Building a Scaleable Protocol Buffers/gRPC Artifact Pipeline

Ibotta uses gRPC and Protocol Buffers to rapidly innovate in our microservice-driven environment. gRPC provides low-latency, bi-directional binary streaming via HTTP/2. gRPC also relies on reusable, validateable, language-agnostic Protocol Buffers messages.

Because of these advantages, many of our new services are using gRPC for their inter-service communication. We’re also using Protocol Buffers outside of gRPC for predictable serialization/deserialization of messages on streams and queues.

However, our initial implementation for packaging Protocol Buffers messages and gRPC services could not handle the influx of new technologist (engineers, data scientists and analysts) interest. This article describes the problems we faced with the initial implementation and how our new pipeline significantly decreased time to ship Protocol Buffers & gRPC artifacts to production.


The Initial Implementation

During our initial exploratory phase of using gRPC, our strategy was to place services in the same package as our common Protocol Buffers (aka Protobuf) message definitions.

ibotta_schemas
├── services
│ └── my_service
│ └── messages.proto <- service-specific Protobuf messages
│ └── service.proto <- gRPC service definition
└── system
└── entity.proto <- shared Protobuf messages

This methodology only allowed for one versioned package at a time (we called it ibotta_schemas) and resulted in a new version of the artifact anytime a core message or service mutated. At one point we saw the shared version published more than ten times in one day! This rapid release cycle made it extremely difficult for users of ib_schemas to keep up-to-date with releases that often didn’t impact their service.

With just a few services, this pattern worked well-enough for us. It allowed for the protoc compiler to easily discover shared messages, but we realized that it would not scale as we added many more services.

Turn Back Now?

If you’re just starting to experiment with gRPC or you only plan to have a few services, the pipeline I describe below might be overkill.

This article is targeted to an audience who need to create a pipeline to deploy artifacts for many gRPC services, developed by a variety of technologists, compiled for a diverse set of languages. If that sounds like you, please continue on. If it doesn’t, go experiment and come back to this article if you’re ready to move forward with wider adoption.


Pipeline Requirements

Our pipeline had three main requirements.

  1. Significantly reduce boilerplate to create and deploy language-specific artifacts for a new gRPC service
  2. Enable gRPC services and Protocol Buffers messages to rely on shared .proto files stored in base packages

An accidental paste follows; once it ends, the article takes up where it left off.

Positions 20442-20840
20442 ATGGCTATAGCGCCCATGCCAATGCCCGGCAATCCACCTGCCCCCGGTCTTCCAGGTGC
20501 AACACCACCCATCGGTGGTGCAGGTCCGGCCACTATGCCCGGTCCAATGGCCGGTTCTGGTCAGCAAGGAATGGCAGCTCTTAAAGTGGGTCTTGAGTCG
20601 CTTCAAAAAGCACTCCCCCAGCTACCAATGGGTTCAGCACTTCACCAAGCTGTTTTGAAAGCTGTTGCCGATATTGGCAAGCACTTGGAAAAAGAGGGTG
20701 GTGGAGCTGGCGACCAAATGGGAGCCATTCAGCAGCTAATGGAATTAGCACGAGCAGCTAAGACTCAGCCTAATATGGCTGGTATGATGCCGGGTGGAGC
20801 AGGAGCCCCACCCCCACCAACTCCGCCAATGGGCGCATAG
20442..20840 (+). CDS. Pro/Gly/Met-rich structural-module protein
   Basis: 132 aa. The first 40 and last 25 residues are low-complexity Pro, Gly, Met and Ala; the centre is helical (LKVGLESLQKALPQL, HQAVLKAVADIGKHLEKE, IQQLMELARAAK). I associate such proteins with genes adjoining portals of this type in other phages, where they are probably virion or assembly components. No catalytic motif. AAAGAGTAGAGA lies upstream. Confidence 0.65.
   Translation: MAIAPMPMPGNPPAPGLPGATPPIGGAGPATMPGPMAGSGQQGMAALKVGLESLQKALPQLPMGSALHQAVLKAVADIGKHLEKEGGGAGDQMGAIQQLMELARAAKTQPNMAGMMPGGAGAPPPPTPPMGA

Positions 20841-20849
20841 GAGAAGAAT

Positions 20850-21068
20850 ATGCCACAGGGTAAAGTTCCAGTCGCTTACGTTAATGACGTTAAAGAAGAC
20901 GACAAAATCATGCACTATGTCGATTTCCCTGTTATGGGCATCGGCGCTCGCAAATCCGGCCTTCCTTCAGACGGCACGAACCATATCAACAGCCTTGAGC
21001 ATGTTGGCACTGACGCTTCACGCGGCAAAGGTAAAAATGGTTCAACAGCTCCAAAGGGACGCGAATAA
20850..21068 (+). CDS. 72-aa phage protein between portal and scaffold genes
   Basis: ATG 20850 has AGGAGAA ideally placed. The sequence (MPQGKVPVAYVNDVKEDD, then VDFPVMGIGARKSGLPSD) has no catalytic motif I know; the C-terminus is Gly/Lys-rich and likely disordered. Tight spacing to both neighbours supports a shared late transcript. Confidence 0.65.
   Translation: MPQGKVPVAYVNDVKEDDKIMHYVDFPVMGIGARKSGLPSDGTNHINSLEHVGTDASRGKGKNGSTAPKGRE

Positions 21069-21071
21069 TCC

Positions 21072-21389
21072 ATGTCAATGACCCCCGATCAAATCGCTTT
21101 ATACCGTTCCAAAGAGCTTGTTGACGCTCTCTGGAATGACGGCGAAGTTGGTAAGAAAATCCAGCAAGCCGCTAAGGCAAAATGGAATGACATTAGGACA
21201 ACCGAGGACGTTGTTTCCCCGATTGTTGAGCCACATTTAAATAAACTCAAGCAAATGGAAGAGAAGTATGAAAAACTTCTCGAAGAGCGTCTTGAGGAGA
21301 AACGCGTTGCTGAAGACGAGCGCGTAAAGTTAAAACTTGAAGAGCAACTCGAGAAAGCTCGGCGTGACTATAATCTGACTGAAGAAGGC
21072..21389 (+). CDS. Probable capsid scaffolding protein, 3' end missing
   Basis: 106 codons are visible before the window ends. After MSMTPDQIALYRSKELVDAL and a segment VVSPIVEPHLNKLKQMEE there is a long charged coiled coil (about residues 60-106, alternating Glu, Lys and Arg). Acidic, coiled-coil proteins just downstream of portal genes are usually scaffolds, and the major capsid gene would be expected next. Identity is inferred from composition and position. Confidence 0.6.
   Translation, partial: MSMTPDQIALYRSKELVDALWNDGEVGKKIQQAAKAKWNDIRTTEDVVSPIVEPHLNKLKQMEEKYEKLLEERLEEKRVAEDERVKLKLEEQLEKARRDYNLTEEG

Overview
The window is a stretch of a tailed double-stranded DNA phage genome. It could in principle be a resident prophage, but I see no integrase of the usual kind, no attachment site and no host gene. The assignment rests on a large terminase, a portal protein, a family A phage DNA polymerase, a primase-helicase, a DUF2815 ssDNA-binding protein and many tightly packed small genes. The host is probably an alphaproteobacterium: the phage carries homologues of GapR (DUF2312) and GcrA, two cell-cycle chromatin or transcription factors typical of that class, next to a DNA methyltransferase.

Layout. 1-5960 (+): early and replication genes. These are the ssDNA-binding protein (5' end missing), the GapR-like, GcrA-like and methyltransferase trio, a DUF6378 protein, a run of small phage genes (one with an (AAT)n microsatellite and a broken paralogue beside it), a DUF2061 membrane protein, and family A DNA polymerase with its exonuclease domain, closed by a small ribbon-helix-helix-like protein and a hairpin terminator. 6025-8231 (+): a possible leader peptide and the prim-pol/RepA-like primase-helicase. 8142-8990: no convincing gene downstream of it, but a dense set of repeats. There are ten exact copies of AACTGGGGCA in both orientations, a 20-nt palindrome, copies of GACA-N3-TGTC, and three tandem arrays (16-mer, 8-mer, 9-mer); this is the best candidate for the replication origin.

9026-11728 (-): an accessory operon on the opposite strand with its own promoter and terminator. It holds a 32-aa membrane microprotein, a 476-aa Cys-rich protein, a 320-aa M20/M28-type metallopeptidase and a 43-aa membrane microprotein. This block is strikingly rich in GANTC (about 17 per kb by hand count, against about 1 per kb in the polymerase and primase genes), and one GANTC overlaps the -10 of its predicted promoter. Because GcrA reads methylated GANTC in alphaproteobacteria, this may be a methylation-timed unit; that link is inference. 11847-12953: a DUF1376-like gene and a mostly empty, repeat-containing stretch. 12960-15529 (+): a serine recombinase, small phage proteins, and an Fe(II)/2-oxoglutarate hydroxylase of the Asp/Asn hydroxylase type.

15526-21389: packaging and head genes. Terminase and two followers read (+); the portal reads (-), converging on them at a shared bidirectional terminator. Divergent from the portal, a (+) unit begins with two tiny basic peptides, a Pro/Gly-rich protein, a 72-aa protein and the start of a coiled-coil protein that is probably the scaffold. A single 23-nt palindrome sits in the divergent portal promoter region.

3. Build, version and publish gRPC artifacts in a variety of languages (Ruby, Java, Node, Python, etc.)

The first of these goals was relatively straightforward to approach. Once we had a common pattern in place, we could introduce a Yeoman Generator to create the needed files in the correct place. However, goals two and three were less straightforward. The follow sections describe how those problems were attacked.

Depending on common .proto Files

Sharing reusable messages is one of the strengths of Protocol Buffers. For instance, this is a common message that all services use to talk about an “entity” such as a Shopper, Offer, Bonus, etc. that has meaning across our system’s services.

// entity.proto
syntax = "proto3";

package ibotta_pb.system;

// Identifies an entity across systems.
message EntityUri {
// Uniquely identifies the entity across all systems.
string uri = 1;
    // Human-readable name of this object.
// Should never be considered unique for any purposes
// and should only be used for reference.
// [Optional]
string name = 2;
}

For instance, a Shopper’s EntityUri might look like 'shopper~123' or an Offer’s EntityUri might look like 'offer~456'. Using a shared EntityUri message helps to standardize these messages across many microservices. This message definition is stored in a common package that we’ll call ib_core.

Let’s say that I’m generating a new gRPC service that wants to talk about a Shopper. Its internal message would look something like this:

// my_service.proto
syntax = "proto3";
package ibotta_pb.my_service;
import "ibotta_pb/system/entity.proto";      <- located in "ib_core"
message MyServiceRequest {
ibotta_pb.system.EntityUri shopper_uri = 1;
}

Importing the entity definition from ib_core exposes a few problems.

  1. The protoc compiler for our service needs to have access to the raw entity.proto file to generate the language-specific files for our gRPC service.